President Barack Obama, responding to unprecedented data breaches and cyber attacks, is trying to spark alliances between policymakers who want to regulate the online world and tech innovators who traditionally shun federal government bureaucracies.
In California’s Silicon Valley on Friday, Obama was slated to participate in a White House summit on cybersecurity and consumer protection, joining hundreds of administration officials, tech and other CEOs, law enforcement officials and consumer and privacy advocates. The focus is on encouraging every player to do better at sharing information that can help the private sector prevent and respond to costly and potentially crippling threats to the security of their online networks.
Obama was delivering the keynote address at the daylong event, as well as leading a round-table discussion with a group of business leaders.
J.J. Thompson, CEO and managing director of Rook Security, a consulting firm founded in San Jose, California, said the symbolic significance of the gathering could not be overstated, despite its “dog and pony show” aspects. The summit is being held at Stanford University, a hub of tech innovation.
Jeff Zients, a top economic adviser to Obama, said a goal of the summit is to drive home the message that strong cybersecurity can provide companies with a competitive edge.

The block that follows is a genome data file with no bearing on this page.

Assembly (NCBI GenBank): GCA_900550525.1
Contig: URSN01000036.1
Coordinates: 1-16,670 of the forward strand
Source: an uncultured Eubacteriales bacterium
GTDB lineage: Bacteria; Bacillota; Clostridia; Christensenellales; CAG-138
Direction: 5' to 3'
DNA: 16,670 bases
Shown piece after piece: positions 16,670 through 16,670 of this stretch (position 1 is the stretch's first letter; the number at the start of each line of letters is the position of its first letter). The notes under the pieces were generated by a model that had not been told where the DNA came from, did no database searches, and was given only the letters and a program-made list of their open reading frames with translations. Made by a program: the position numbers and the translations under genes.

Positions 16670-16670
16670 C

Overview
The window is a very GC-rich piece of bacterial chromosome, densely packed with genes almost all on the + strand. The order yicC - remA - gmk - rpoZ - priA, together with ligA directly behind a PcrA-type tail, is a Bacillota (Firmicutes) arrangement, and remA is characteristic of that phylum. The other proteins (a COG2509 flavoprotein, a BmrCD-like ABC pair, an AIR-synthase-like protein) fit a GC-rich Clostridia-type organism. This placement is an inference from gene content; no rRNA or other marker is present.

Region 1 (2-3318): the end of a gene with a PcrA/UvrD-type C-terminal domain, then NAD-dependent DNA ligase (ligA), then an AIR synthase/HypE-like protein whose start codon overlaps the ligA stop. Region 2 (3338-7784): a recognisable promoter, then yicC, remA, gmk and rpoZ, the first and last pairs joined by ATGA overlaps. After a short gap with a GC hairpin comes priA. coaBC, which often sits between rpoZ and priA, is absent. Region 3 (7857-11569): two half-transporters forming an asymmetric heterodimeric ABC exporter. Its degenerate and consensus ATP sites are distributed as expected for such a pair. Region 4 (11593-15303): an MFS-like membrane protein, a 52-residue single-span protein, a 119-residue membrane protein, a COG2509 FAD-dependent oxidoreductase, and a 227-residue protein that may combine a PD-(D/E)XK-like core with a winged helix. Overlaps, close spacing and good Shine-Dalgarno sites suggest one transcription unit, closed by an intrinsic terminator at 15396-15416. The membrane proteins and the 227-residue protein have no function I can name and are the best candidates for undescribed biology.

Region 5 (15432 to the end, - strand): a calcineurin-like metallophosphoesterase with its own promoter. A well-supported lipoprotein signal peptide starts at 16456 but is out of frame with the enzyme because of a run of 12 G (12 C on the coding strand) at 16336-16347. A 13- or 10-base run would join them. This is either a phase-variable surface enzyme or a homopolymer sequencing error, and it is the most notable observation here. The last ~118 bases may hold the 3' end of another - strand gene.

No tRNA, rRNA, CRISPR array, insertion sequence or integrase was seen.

“Cybersecurity is not a problem for just one or two sectors of the economy,” he told reporters. “All industry sectors and types of businesses face cybersecurity risks.”
Numerous companies, ranging from mass retailers like Target and Home Depot to Sony Pictures Entertainment to health insurer Anthem, have suffered costly and embarrassing data breaches in recent months. The Twitter feed of U.S. Central Command, which oversees military operations in the volatile Middle East, was hacked recently, while the White House reported detecting “activity of concern” last October on the unclassified computer network used by White House staffers.
The Obama administration wants Congress to supersede an existing patchwork of state laws by setting a national standard for when companies must notify consumers that their personal information has been compromised.
This story is compiled with information from The Associated Press.